By Cole Parkinson
The day is finally here.
Tonight, the NHL 2020-21 season officially kicks off, and it won’t look like any season before, or likely after.
The fact there will be a North Division featuring only Canadian teams is so strange and so awesome for Canadian hockey fans, it almost doesn’t seem like something the NHL would do.
Of course, they wouldn’t do this if the COVID-19 pandemic wasn’t still ongoing, and while no fans will likely be in the building for the foreseeable future, it still bodes well for smack talk and rivalries across the country.
And really, there is no clear cut number one favourite to win the North Division.
Sure, the Toronto Maple Leafs are favoured in Vegas, and with their roster, I think it’s easy to see why, but who would be shocked if the Maple Leafs disappointed again? I mean, it’s happened before right? (Please don’t remind me).
Edmonton, Calgary, Winnipeg, Vancouver or Montreal could all easily be the top team heading into mid-May, and the race to be a top-four team in the division should be interesting all year long. And I know Ottawa looks like the worst team on paper, but I really don’t think they will be a bad team — especially like they were last year. I doubt they make a playoff push, but I see them pushing the other Canadian teams and playing in close games all season long.
With the fact these teams only play each other for the entire regular season, every single point will matter come stretch time — which should lead to some great games with plenty of animosity.
Vancouver is boasting a fairly similar roster except for Braden Holtby in net, Nate Schmidt on the backend and the departure of forward Tyler Toffoli. Regardless, the biggest difference I think will come from their young studs (Quinn Hughes and Elias Pettersson) coming into the season with more experience.
Both were dominant last year so you have to think they up their game another notch coming into the new season. Edmonton no doubt looks to regroup from getting bounced rather easily in the bubble during the qualifying round, so I expect them to come out ready to go. Having Connor McDavid and Leon Draisaitl upfront is about as good as it gets but the goaltending is still questionable with Mikko Koskinen and Mike Smith.
Moving over to Calgary, they did make a significant addition in the blue paint with former Canuck goaltender Jacob Markstrom. With that addition alone, the Flames should be a better team in theory. If Johnny Gaudreau and Sean Monahan can have bounce-back seasons, and with the Flames’ traditionally strong defensive core, I think Calgary could be a very good team.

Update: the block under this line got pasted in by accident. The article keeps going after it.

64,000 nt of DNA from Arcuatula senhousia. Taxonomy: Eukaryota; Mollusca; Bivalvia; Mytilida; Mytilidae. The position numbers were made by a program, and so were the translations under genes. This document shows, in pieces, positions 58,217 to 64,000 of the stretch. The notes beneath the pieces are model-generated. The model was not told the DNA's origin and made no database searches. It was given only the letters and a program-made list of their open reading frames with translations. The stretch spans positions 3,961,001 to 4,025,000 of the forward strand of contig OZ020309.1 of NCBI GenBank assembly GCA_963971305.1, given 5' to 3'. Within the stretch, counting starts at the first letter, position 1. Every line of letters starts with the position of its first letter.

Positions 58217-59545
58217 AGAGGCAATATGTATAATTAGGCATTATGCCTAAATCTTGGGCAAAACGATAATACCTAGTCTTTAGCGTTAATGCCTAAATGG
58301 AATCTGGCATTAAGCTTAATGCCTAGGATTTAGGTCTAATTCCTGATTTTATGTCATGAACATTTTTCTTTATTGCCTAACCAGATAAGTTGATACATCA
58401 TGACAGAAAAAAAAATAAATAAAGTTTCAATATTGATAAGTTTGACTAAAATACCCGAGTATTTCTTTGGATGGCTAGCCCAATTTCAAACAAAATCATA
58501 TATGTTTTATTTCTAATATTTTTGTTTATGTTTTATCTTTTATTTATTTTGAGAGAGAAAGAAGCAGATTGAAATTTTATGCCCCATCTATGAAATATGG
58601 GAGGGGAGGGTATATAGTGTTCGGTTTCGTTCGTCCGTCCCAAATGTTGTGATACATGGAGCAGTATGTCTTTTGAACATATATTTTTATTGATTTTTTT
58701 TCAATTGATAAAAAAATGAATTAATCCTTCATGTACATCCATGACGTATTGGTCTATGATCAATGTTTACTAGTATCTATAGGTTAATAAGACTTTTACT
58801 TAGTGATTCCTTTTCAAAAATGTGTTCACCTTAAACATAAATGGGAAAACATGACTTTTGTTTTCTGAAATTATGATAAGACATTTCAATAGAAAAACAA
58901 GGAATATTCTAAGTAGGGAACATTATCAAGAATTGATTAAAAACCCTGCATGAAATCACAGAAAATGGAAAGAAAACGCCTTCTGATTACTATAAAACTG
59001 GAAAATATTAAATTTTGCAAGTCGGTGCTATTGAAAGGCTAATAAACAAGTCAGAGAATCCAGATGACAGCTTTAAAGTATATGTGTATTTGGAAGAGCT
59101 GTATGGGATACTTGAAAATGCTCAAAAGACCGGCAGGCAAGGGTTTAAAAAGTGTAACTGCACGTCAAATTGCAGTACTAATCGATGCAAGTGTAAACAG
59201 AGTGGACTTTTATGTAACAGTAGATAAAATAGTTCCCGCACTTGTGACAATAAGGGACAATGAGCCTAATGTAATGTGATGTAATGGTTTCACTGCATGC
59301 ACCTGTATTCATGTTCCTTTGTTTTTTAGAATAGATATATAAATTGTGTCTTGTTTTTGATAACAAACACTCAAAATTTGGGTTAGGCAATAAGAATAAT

Winnipeg has arguably the best goaltender in the league with Connor Hellebuyck, and coming off his Vezina win, if he creates a similarly strong season, the Jets should easily challenge for one of the four spots. Offensively they are going to be strong again, though reports of Patrik Laine’s trade requests could hamper that a bit, so they should be able to score their way out of some trouble. Their defence is once again a question mark but if Hellebuyck can be elite again, they may be completely fine until the trade deadline.
Like previously stated, Ottawa likely comes in last place in this division but keep an eye on Brady Tkachuk, Thomas Chabot and World Junior standout Tim Stuetzle, all of which will make the Sens a fun watch. While Matt Murray is a two-time Stanley Cup winner, he has yet to show if he is an elite starter in the NHL, and behind a young Senators team, he’ll have to be spectacular.
The Maple Leafs have superstars upfront in Auston Matthews, Mitch Marner, John Tavares and William Nylander, and with upgrades on the backend with TJ Brodie, Mikko Lehtonen and Zach Bogosian, they should be able to nab one of the four playoff spots. The big question for the Leafs will be goaltender Fredrik Andersen, who had an unusually bad regular season last year. In a contract year, you have to think he’ll bring his ‘A’ game but really the concern lies with his play come playoff time where he once again showed last year his inability to make stops in big games.
Last, but certainly not least, the Montreal Canadiens made some splashy moves this offseason that should lead to a more successful regular season. Adding Josh Anderson and Corey Perry to their forward core will no doubt create some headaches for teams as they join Brendan Gallagher in that department. On the backend, Shea Weber and Jeff Petry form a more than formidable one-two punch and if Carey Price can play up to his $10.5 million contract, look out.
It truly is hard to gauge where these teams will finish come the end of the season, and that’s a good thing. While three fanbases will no doubt end the season on a low note, I doubt any of them will be disappointed in their team’s efforts.
I already know I’ll be wrong but I’ll say the North Division standings will end with Toronto at the top, Winnipeg in second, Calgary in third, Edmonton in fourth, Montreal in fifth, Vancouver in sixth and Ottawa at the bottom. Either way, the beginning of the NHL season is finally here and I can’t wait to watch games every single night for the next several weeks.
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